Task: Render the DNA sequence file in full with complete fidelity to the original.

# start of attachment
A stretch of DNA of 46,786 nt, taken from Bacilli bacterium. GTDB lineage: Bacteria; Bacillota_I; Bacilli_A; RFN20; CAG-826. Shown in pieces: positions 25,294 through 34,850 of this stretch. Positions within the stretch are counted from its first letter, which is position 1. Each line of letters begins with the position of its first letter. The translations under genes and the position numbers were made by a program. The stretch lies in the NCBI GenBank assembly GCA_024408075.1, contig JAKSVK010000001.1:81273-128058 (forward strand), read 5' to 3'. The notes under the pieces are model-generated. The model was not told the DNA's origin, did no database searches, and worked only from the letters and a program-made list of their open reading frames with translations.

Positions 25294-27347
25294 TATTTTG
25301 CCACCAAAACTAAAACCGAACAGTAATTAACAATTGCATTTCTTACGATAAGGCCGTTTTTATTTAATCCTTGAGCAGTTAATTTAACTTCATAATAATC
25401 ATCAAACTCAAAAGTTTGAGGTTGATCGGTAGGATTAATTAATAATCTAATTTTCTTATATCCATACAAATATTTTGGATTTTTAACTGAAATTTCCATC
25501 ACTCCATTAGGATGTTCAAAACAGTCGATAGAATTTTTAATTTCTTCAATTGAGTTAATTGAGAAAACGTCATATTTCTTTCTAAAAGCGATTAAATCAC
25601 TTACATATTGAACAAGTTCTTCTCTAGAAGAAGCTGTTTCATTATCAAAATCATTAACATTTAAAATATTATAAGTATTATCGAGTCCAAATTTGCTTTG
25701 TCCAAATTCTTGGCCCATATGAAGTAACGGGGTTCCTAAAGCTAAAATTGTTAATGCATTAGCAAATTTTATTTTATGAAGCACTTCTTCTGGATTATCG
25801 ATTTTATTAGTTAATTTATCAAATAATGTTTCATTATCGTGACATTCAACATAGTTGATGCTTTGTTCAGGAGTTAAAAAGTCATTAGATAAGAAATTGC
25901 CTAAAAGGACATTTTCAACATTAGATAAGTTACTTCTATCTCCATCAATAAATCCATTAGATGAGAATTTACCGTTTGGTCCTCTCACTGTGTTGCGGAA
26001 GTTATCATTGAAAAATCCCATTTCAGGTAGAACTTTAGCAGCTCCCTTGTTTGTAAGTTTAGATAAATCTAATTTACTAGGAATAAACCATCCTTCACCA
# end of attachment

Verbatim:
A stretch of DNA of 46,786 nt, taken from Bacilli bacterium. GTDB lineage: Bacteria; Bacillota_I; Bacilli_A; RFN20; CAG-826. Shown in pieces: positions 25,294 through 34,850 of this stretch. Positions within the stretch are counted from its first letter, which is position 1. Each line of letters begins with the position of its first letter. The translations under genes and the position numbers were made by a program. The stretch lies in the NCBI GenBank assembly GCA_024408075.1, contig JAKSVK010000001.1:81273-128058 (forward strand), read 5' to 3'. The notes under the pieces are model-generated. The model was not told the DNA's origin, did no database searches, and worked only from the letters and a program-made list of their open reading frames with translations.

Positions 25294-27347
25294 TATTTTG
25301 CCACCAAAACTAAAACCGAACAGTAATTAACAATTGCATTTCTTACGATAAGGCCGTTTTTATTTAATCCTTGAGCAGTTAATTTAACTTCATAATAATC
25401 ATCAAACTCAAAAGTTTGAGGTTGATCGGTAGGATTAATTAATAATCTAATTTTCTTATATCCATACAAATATTTTGGATTTTTAACTGAAATTTCCATC
25501 ACTCCATTAGGATGTTCAAAACAGTCGATAGAATTTTTAATTTCTTCAATTGAGTTAATTGAGAAAACGTCATATTTCTTTCTAAAAGCGATTAAATCAC
25601 TTACATATTGAACAAGTTCTTCTCTAGAAGAAGCTGTTTCATTATCAAAATCATTAACATTTAAAATATTATAAGTATTATCGAGTCCAAATTTGCTTTG
25701 TCCAAATTCTTGGCCCATATGAAGTAACGGGGTTCCTAAAGCTAAAATTGTTAATGCATTAGCAAATTTTATTTTATGAAGCACTTCTTCTGGATTATCG
25801 ATTTTATTAGTTAATTTATCAAATAATGTTTCATTATCGTGACATTCAACATAGTTGATGCTTTGTTCAGGAGTTAAAAAGTCATTAGATAAGAAATTGC
25901 CTAAAAGGACATTTTCAACATTAGATAAGTTACTTCTATCTCCATCAATAAATCCATTAGATGAGAATTTACCGTTTGGTCCTCTCACTGTGTTGCGGAA
26001 GTTATCATTGAAAAATCCCATTTCAGGTAGAACTTTAGCAGCTCCCTTGTTTGTAAGTTTAGATAAATCTAATTTACTAGGAATAAACCATCCTTCACCA